The opinion of the court was delivered by: Terrence F. McVerry United States District Court Judge
MEMORANDUM OPINION AND ORDER OF COURT
Presently pending before the Court for disposition is the MOTION FOR SANCTIONS filed by T.H.E. Insurance Company (Document No. 29) and the RESPONSE TO MOTION FOR SANCTIONS AND MOTION FOR RECONSIDERATION OF MEMORANDUM OPINION AND ORDER OF COURT (Document No. 32) filed by Defendant James D. Martin. The principal issue is whether James D. Martin has violated the Order of Court entered by this Court on April 25, 2012, and is therefore in contempt of Court, and if so, the appropriate sanctions for such contempt.
The parties, counsel, and the Court are familiar with the background facts of this case and, therefore, the Court will not recite the facts again. However, the following is a brief recitation of the procedural facts salient to the issues presently before the Court.
On September 30, 2011, the parties participated in an Early Neutral Evaluation ("ENE") with Eugene F. Scanlon, Esquire, serving as the mediator. The ENE culminated in the negotiation of a global settlement of the instant federal declaratory judgment action and the companion state court lawsuit. As part of the global settlement, the parties agreed that Plaintiff T.H.E. Insurance Company would provide to Defendant James D. Martin a/k/a James D. Martin III ("Martin"), and Martin would sign, a standard Release Agreement. Subsequently, Martin refused to sign the standard Release. Plaintiff then filed a Motion to Enforce Settlement Agreement, which was granted by the Court in a Memorandum Opinion and Order of Court filed April 25, 2012. The Court specifically ordered that on or before Friday, May 18, 2012, Defendant Martin "shall execute and deliver to counsel for T.H.E. Insurance Company, a full and final Release in a form acceptable to counsel for T.H.E. Insurance Company, or suffer further sanctions, including contempt of court, by subsequent Order." Memorandum Opinion and Order of Court at 3.
To date, Defendant Martin continues to refuse to execute a full and final Release in a form acceptable to counsel for T.H.E. Insurance Company. Accordingly, Plaintiff filed the instant Motion for Sanctions. In response, Defendant Martin again argues, as he did in his original response to the Petition to Enforce Settlement Agreement, that he "never agreed to provide a release to T.H.E. because it was never discussed with me as part of the global settlement negotiations at the ENE.. . ." Resp. at ¶ 2.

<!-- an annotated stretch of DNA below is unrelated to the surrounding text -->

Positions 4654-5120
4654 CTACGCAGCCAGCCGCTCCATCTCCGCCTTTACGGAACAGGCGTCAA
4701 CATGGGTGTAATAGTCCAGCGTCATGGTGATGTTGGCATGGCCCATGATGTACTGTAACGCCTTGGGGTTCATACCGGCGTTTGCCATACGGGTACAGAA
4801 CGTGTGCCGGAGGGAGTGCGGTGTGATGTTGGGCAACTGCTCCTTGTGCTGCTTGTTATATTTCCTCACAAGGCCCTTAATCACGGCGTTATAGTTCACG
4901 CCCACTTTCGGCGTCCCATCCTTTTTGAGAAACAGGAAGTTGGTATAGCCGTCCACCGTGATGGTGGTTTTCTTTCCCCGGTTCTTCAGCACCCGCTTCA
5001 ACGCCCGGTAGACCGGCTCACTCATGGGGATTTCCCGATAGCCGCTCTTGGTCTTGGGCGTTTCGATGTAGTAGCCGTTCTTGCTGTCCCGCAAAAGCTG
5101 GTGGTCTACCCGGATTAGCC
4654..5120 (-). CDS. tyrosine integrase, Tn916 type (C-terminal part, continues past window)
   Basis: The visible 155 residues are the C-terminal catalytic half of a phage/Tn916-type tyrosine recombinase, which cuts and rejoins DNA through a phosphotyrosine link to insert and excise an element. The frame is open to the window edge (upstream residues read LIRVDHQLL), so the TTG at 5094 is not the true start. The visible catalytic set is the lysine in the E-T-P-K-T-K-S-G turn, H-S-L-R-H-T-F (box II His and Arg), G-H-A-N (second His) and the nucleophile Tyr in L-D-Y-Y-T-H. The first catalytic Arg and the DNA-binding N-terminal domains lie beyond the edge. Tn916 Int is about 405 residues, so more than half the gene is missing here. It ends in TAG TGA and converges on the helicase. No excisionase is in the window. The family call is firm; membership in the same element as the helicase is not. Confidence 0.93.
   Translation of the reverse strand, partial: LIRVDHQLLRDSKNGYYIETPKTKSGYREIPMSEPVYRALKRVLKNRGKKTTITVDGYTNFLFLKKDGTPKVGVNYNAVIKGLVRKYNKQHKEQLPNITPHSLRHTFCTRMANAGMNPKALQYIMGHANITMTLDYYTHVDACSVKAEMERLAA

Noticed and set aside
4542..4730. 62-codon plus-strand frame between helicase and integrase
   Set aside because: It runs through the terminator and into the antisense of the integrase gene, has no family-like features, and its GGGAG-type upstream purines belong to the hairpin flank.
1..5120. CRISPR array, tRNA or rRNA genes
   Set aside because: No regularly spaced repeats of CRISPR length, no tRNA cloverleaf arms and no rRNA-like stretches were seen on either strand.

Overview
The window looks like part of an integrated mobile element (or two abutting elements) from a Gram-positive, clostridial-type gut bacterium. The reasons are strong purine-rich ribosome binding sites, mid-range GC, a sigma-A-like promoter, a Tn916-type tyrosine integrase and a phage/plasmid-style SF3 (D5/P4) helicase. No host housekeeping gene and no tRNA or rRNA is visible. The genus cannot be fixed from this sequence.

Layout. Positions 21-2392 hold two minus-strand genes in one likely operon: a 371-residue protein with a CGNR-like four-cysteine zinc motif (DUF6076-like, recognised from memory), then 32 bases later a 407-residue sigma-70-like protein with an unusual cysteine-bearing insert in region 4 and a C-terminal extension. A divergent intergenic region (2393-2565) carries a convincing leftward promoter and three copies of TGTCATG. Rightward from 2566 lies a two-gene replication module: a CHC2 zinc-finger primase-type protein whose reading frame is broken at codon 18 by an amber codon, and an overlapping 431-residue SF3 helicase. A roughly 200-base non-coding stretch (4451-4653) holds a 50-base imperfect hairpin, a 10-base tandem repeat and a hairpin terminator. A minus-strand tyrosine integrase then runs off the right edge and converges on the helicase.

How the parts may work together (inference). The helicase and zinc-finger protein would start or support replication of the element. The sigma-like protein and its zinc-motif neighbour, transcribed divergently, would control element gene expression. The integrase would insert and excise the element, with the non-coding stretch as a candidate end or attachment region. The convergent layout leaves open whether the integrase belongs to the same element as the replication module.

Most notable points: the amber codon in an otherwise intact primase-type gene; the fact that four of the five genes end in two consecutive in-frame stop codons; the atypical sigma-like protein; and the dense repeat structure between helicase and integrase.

The Court notes that Defendant Martin continues to advance the same arguments that he made in response to the motion to enforce the settlement agreement. These arguments were previously given due consideration and rejected by this Court. The Court finds, as it did previously, that "Martin's opposition is unfounded, particularly in light of the fact that his own attorney reviewed the standard Release and then forwarded same to Martin for his signature." Memo. Op. at 2. Accordingly, Martin's Motion for Reconsideration is DENIED.
In order to find a party in civil contempt, the Court "must find that (i) a valid court order existed, (ii) the [party] had knowledge of the order, and (iii) the [party] disobeyed the order." John T. ex rel. Paul T. v. Delaware County Intermediate Unit, 318 F.3d 545, 552 (3d Cir. 2003) (quoting Harris v. City of Philadelphia, 47 F.3d 1311, 1326 (3d Cir. 1995)). A finding of civil contempt must be supported by "clear and convincing evidence." Id. Thus, "[a] contempt citation should not be granted if there is ground to doubt the wrongfulness of the [party]'s conduct." Harris, 47 F.3d at 1326. Similarly, the "resolution of ambiguities ought to favor the party charged with contempt." Id. However, "[t]he validity of the underlying order is not open to consideration." Id.
The burden is on the defendant to "introduce evidence beyond 'a mere assertion of inability,' and to show that it has made 'in good faith all reasonable efforts to comply.' " Harris, 47 F.3d at 1324 (citations omitted). However, good faith alone is not a defense to civil contempt and willfulness is not a necessary element. Robin Woods, Inc. v. Woods, 28 F.3d 396, 399 (3d Cir. 1994).
It is not disputed that (i) the Order of April 25, 2012, is a valid Court order, (ii) Defendant James Martin had notice of the Order of April 25, 2012, and (iii) Defendant Martin, despite the mandate given in the Order of April 25, 2012, continues to refuse to execute a full and final Release in a form acceptable to counsel for T.H.E. Insurance Company. Accordingly, the Court finds and rules that Defendant Martin is without doubt in contempt of the Court's Order of April 25, 2012. The next issue to be addressed is an appropriate sanction for the flagrant disregard by Defendant Martin of the Order of Court filed April 25, 2012.
The Court has "wide discretion in fashioning" an appropriate sanction against a party in contempt. Robin Woods, Inc., 28 F.3d at 399. Willfulness and intent do not factor into the threshold finding of contempt. Harley-Davidson, Inc. v. Morris, 19 F.3d 142, 148-49 (3d Cir. 1994).
Plaintiff "proposes as a sanction . . . the imposition of a declaration by this Court that T.H.E. never had a duty to defend or indemnify Martin in the state court lawsuit underlying this Federal Declaratory Judgment action, that no coverage for Martin exists under the T.H.E. policy number 00M7MF5767 for the matters asserted in said action, and that all claims which Martin had or ...